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Best NFL Week 1 teasers & parlays

East Rutherford, New Jersey, USA; New York Jets quarterback Zach Wilson (2) warms up before the game between the New York Giants and the New York Jets at MetLife Stadium. Mandatory Credit: Dennis Schneidler-USA TODAY Sports

Parlays are the lottery tickets of sports betting. They are the only way to turn a small amount of money risked into an outsized return. Parlays often get a bad rap, however, as these wagers always build in an extremely high hold percentage for bookmakers.

This leads to the most straightforward recommendation for new or novice bettors to stay away and stick only to straight bets. The complicated math requirements increase the opportunity for bookmakers to finish in the black. And we have seen this play out in state reports for sports betting, as parlay bets consistently perform as the highest percentage of revenue generator compared to hold for sportsbooks. 

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Simply avoiding these types of wagers altogether leaves opportunities on the table, however. Let’s go through the different forms of bets that sportsbooks offer and try to find some plays that could be considered +EV bets. Since this is Week 1, we will walk through more of an introduction on each type of bet before offering some recommendations for the best ones to target this week. Let’s dive into the basics. 


A parlay bet combines multiple wagers into one bet. It does this by rolling over the winnings from each individual wager into the next leg of the wager. Each leg, or individual bet, in the parlay must win for the parlay to grade as a winner.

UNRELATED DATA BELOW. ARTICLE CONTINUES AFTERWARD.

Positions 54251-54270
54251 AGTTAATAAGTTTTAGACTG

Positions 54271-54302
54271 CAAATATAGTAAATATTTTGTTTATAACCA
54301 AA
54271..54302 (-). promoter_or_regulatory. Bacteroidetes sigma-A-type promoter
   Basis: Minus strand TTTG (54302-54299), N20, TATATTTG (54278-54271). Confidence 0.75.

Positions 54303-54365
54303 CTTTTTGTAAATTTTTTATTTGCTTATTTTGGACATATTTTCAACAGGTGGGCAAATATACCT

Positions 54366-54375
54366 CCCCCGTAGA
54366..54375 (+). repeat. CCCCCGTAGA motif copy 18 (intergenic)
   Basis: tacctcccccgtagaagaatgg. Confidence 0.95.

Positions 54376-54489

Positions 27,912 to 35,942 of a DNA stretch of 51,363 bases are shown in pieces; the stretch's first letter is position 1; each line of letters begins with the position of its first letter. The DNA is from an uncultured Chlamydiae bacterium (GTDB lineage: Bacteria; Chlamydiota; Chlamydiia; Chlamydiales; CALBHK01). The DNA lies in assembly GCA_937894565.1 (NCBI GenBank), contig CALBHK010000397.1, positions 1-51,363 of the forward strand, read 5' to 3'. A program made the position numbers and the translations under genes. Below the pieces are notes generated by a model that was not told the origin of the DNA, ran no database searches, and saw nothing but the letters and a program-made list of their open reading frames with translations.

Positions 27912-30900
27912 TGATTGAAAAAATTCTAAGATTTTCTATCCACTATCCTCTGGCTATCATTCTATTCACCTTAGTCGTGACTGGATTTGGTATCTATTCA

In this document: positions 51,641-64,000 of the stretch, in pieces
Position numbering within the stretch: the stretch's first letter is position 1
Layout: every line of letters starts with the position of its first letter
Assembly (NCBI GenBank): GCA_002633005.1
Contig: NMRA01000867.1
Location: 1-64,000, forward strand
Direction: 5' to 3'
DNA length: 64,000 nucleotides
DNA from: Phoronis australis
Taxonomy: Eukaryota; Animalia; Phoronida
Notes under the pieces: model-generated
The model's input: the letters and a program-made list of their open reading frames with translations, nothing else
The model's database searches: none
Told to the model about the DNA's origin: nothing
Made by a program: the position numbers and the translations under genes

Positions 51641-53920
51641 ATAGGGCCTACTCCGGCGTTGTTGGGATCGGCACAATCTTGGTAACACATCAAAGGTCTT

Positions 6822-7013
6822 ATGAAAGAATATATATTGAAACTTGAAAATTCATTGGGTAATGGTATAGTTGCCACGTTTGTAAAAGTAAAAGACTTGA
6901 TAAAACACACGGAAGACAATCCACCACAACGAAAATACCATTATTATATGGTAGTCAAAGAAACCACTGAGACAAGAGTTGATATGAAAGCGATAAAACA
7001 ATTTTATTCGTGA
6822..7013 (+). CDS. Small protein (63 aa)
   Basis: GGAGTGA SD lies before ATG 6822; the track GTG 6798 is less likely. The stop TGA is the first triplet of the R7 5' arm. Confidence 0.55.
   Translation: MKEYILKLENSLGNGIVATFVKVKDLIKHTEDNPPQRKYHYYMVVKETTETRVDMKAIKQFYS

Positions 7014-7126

As an example, let’s look at the regular season kickoff game between the Tampa Bay Buccaneers and Dallas Cowboys. DraftKings Sportsbook has the Buccaneers listed as 7.5-point favorites with the total set at 50.5. All sides on these two wagers have a price listed at -110. 

Say a bettor wanted to place a wager on both the spread and the total, risking $100. They could simply take $50 and bet on the Bucs -7.5, then take the other $50 and take the under 50.5. When both bets win, the bettor walks away with a profit of $90.90.

The other option is to parlay both of these bets, especially if the $100 is burning a hole in your pocket. Both legs must now win for this bet to payout, but if they do win the bettor would net $264. This sets up a framework where we know the exact payout on -110 legs of a parlay based on how many bet legs are included. 

# of Legs Actual Odds SportsBook Payout Hold Percentage
2 3/1           13/5 10.00%
3 7/1 6/1 12.50%
4 15/1 10/1 31.25%
5 31/1 20/1 34.38%
6 63/1 40/1 35.94%
7 127/1 75/1 40.63%
8 255/1 150/1 41.02%
9 511/1 300/1 41.21%
10 1027/1 700/1 31.54%

The immediate takeaway is that the actual odds are higher in every circumstance than the Sportsbooks payout. This is the vig factored in and where bookmakers earn their profit. The key to parlays, like straight bets, is finding +EV situations to capitalize on. 

One other parlay wrinkle is the inclusion of moneyline wagers, or if the price on any particular bet isn’t -110. The payout can easily be calculated in these scenarios as well. We'll walk through how to do it using another example. 

Let’s set our sites on a three-leg moneyline parlay for Week 1 with the Jaguars at -150, Washington at +105 and Seahawks at -135. Your wager on this parlay is $100.